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Vol. 37. Núm. 4.
Páginas 241-247 (Mayo 2013)
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Vol. 37. Núm. 4.
Páginas 241-247 (Mayo 2013)
DOI: 10.1016/j.medin.2012.04.008
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Differences in hospital- and ventilator-associated pneumonia due to Staphylococcus aureus (methicillin-susceptible and methicillin-resistant) between Europe and Latin America: A comparison of the EUVAP and LATINVAP study cohorts
Diferencias entre la neumonía de origen nosocomial y asociada a la ventilación por Staphylococcus aureus (susceptible a la meticilina y resistente a la meticilina) en europa y latinoamérica: comparación de las cohortes de estudio EUVAP y LATINVAP
J. Relloa,??
Autor para correspondencia

Corresponding author.
, D. Molanob, M. Villabonb, R. Reinad, R. Rita-Quispee, I. Previglianoc, E. Afonsoa, M.I. Restrepof, LATINVAP and EUVAP Study Investigators g
a Critical Care Department, Vall d’Hebron University Hospital, IRVH, CIBERes, Barcelona, Spain
b Critical Care Department, University Hospital of San José, Fundación Universitaria de Ciencias de la Salud (FUCS), Bogotá, Colombia
c Critical Care Department, Hospital Fernadez, Capital Federal, Argentina
d Critical Care Department, Hospital San Martin de la Plata, Argentina
e Critical Care Department, Hospital Nacional Dos de Mayo, Lima, Peru
f Veterans Evidence Research Dissemination and Implementation Center (VERDICT), Department of Medicine, The University of Texas Health Science Center at San Antonio, USA
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Tablas (2)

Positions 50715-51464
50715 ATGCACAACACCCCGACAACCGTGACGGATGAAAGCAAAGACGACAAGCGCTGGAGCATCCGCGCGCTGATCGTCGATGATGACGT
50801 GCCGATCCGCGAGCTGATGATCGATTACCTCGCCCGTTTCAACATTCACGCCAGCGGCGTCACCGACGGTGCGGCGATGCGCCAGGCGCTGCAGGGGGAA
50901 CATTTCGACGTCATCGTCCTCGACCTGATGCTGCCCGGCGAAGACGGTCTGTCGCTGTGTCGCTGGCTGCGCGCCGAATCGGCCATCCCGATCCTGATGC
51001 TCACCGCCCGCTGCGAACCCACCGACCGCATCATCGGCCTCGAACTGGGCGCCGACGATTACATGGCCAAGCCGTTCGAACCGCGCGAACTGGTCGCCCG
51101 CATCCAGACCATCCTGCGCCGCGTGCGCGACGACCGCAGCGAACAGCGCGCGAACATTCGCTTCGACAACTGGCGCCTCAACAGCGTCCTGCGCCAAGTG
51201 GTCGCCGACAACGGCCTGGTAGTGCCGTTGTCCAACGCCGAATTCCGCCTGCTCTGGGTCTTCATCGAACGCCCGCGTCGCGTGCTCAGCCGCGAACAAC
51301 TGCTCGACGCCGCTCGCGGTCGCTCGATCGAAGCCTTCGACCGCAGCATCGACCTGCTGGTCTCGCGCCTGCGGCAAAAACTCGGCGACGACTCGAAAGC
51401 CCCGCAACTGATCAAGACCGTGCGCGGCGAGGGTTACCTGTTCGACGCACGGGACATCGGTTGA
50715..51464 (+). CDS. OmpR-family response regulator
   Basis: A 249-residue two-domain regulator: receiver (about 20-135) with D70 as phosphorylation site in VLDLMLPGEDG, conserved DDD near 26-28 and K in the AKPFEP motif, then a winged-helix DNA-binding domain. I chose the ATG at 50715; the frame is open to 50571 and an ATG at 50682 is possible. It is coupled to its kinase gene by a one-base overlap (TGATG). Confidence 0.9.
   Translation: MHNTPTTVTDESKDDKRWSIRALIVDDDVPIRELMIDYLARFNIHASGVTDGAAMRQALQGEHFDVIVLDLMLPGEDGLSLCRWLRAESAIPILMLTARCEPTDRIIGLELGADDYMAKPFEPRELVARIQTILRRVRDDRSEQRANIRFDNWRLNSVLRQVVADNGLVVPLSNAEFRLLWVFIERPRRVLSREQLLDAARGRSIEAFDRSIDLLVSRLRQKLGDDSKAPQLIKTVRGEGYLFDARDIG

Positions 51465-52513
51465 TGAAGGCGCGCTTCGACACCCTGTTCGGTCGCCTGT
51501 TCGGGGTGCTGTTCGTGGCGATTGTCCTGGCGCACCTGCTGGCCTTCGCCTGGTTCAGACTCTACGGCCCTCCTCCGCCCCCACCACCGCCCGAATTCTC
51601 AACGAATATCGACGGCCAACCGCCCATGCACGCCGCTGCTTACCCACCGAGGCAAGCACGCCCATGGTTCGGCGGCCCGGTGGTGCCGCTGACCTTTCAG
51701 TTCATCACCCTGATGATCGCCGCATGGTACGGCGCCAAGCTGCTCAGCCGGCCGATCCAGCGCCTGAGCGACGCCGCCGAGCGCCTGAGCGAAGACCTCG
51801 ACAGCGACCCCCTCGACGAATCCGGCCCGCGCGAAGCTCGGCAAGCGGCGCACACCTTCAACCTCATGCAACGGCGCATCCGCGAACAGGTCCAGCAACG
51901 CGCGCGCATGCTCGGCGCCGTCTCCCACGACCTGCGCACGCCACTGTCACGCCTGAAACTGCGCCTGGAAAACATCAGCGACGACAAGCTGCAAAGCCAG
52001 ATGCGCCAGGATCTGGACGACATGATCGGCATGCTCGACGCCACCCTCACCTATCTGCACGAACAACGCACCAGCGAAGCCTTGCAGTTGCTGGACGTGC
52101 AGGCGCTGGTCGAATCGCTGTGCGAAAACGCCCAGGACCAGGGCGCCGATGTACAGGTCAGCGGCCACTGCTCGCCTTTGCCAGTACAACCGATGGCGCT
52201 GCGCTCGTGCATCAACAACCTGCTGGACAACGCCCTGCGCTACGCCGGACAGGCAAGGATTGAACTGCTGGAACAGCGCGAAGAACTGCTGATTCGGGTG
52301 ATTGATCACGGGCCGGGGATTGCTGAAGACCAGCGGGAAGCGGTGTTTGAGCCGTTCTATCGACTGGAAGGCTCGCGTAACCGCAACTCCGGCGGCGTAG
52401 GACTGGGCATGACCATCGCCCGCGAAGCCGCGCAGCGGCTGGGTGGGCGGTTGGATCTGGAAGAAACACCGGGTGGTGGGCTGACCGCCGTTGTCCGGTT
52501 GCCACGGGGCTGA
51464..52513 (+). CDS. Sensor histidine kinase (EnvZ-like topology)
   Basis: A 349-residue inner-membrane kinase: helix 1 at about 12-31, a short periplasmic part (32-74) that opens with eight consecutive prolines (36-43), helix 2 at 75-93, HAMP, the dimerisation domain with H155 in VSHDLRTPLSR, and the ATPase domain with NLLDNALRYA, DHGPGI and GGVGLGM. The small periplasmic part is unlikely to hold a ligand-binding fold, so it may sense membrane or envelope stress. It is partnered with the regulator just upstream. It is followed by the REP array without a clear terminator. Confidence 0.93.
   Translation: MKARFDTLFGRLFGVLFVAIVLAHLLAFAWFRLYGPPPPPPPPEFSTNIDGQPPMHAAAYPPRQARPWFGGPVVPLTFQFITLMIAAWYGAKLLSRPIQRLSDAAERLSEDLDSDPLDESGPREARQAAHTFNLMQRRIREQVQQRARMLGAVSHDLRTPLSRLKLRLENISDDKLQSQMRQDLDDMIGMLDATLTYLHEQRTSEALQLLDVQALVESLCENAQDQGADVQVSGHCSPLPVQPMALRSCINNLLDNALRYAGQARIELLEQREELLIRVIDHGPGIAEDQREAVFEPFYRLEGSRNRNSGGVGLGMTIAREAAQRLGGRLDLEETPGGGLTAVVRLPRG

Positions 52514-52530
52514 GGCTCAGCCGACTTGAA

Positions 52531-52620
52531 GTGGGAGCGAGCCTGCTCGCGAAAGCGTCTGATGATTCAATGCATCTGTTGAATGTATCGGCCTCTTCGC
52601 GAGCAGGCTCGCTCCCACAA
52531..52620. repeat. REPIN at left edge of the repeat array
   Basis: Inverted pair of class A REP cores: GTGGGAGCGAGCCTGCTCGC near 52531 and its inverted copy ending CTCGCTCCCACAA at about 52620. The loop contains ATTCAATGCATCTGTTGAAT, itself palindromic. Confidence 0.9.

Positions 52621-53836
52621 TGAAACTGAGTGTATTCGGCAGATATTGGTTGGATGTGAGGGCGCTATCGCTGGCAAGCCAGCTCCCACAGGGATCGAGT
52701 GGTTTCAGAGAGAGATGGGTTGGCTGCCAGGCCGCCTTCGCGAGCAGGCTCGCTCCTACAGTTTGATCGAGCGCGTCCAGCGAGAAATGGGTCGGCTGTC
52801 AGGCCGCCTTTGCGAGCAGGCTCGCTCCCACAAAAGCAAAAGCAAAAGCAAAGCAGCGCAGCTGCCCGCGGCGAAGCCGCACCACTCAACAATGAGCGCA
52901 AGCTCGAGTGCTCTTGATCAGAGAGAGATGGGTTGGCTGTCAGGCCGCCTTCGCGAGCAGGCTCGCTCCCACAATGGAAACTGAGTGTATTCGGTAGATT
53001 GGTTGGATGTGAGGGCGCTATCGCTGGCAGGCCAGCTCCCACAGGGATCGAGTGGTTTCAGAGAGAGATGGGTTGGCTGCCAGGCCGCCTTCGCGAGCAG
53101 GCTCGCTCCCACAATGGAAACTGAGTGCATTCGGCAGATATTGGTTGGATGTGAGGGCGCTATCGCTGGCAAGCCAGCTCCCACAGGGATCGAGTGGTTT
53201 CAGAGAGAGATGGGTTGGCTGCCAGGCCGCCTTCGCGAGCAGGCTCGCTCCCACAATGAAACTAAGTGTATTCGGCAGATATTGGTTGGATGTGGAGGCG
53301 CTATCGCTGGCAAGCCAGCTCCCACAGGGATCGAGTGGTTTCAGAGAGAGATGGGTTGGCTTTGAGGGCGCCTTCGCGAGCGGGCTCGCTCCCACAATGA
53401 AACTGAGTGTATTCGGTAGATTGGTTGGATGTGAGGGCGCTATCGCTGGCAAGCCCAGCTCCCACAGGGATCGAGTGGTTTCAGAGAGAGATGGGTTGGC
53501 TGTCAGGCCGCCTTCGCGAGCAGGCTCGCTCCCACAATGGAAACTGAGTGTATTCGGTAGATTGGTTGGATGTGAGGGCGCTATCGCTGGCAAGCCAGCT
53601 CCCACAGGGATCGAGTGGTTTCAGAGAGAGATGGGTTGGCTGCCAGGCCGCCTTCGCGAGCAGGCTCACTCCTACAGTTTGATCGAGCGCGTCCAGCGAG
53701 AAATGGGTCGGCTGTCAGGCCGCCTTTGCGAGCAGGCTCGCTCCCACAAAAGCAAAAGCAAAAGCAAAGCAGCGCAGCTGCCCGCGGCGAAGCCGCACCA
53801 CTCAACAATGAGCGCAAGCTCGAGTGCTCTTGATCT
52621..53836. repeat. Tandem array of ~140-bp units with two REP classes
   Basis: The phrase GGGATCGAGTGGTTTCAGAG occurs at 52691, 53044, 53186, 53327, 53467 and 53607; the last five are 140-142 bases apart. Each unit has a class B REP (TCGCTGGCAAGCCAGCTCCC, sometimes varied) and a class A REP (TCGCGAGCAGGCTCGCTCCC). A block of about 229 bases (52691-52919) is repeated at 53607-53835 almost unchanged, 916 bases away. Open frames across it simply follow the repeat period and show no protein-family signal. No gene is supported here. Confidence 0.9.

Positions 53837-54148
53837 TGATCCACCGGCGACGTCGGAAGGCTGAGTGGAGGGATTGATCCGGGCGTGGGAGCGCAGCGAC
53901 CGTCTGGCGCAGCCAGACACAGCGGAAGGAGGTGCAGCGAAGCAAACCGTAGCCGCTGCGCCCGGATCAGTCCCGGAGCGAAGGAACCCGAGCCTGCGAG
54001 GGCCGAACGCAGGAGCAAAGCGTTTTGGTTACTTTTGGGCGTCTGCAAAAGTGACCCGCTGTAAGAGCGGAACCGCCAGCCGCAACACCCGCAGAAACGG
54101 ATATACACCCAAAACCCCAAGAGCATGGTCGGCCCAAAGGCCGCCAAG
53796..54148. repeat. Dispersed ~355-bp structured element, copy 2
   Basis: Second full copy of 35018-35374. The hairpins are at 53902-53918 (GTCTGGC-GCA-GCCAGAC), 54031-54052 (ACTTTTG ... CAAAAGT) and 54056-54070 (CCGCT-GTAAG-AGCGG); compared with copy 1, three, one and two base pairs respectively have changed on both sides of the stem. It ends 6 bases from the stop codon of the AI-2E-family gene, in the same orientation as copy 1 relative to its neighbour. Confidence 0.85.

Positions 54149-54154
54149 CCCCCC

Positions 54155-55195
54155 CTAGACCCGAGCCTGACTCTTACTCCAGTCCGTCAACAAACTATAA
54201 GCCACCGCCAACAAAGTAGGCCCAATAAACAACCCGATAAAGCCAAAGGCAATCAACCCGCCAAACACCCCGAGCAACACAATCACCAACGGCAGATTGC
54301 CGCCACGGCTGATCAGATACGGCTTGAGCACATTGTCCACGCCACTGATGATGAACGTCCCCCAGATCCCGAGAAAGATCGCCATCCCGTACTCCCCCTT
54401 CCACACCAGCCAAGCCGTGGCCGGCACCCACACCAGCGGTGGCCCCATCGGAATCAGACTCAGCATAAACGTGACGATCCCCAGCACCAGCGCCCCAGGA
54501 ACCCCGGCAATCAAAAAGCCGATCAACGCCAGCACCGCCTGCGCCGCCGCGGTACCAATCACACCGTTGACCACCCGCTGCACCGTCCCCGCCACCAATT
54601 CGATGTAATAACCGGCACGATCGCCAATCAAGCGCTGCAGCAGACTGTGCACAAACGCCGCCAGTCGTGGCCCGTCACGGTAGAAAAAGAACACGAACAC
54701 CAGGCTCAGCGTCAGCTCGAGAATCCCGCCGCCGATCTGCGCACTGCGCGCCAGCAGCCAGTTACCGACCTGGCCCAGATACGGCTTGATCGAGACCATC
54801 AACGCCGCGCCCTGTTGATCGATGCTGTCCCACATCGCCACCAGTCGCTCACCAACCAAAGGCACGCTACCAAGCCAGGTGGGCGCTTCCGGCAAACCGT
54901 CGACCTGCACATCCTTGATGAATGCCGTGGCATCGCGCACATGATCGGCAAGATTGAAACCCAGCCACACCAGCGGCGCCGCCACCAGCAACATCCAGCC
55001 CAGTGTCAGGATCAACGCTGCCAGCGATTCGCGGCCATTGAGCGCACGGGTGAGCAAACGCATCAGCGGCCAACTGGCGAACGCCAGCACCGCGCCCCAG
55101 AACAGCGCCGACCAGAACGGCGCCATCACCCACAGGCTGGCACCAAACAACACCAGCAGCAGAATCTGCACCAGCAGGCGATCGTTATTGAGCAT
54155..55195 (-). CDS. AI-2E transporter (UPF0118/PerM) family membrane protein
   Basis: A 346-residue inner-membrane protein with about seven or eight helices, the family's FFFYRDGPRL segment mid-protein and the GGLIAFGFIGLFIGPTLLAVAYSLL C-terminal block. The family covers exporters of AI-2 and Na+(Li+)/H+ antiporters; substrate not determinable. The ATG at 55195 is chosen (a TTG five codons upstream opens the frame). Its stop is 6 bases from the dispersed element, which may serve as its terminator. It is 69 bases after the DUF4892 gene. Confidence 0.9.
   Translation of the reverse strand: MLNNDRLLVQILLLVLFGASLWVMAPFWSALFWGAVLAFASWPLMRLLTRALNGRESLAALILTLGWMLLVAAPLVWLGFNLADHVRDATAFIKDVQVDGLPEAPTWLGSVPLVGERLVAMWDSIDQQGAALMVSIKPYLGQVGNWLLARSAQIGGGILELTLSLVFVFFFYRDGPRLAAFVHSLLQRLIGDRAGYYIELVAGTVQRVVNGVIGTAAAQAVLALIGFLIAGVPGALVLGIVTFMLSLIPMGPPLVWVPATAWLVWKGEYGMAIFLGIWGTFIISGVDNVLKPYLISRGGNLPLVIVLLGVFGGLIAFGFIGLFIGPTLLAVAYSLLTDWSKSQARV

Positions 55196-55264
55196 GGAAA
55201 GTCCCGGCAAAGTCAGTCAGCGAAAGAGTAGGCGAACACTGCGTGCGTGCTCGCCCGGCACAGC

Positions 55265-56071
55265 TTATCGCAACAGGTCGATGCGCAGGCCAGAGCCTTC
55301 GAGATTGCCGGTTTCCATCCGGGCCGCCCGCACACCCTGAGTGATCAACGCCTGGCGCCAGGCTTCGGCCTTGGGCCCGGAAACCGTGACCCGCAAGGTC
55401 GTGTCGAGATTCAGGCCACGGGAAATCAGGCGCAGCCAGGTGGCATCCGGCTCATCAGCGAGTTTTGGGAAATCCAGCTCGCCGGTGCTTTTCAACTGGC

Table 1. Clinical characteristics of HAP/VAP patients with S. aureus (MSSA and MRSA) from the EUVAP and LATINVAP cohorts.
Table 2. Time to clinical stability for HAP/VAP EUVAP cohort.
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A comparison is made of epidemiological variables (demographic and clinical characteristics) and outcomes in patients with hospital-acquired pneumonia (HAP) or ventilator-associated pneumonia (VAP) caused by methicillin-susceptible and methicillin-resistant Staphylococcus aureus (MSSA and MRSA) in the Latin American VAP (LATINVAP) vs. the European Union VAP (EUVAP) cohorts of patients admitted to intensive care units (ICUs).


The EUVAP project was a prospective, multicenter observational study reporting 827 patients with HAP/VAP in 27 ICUs from 9 European countries. The LATINVAP project was a multicenter prospective observational study, with an identical design, performed in 17 ICUs from 4 Latin American countries involving 99 patients who developed HAP/VAP. Episodes of VAP/HAP caused by S. aureus, MSSA, and MRSA were compared in both cohorts.


Forty-five patients had S. aureus HAP/VAP in the EUVAP cohort vs. 11 patients in the LATINVAP cohort. More patients had MRSA in the LATINVAP study than in the EUVAP (45% vs. 33%). ICU mortality among patients with MSSA HAP/VAP in EUVAP was 10% vs. 50% for LATINVAP (OR=9.75, p=0.01). Fifteen patients in the EUVAP cohort developed MRSA HAP/VAP as opposed to 5 in LATINVAP. In the EUVAP study there was an ICU mortality rate of 33.3%. In the LATINVAP cohort, the ICU mortality rate was 60% (OR for death=3.0; 95%CI 0.24–44.7).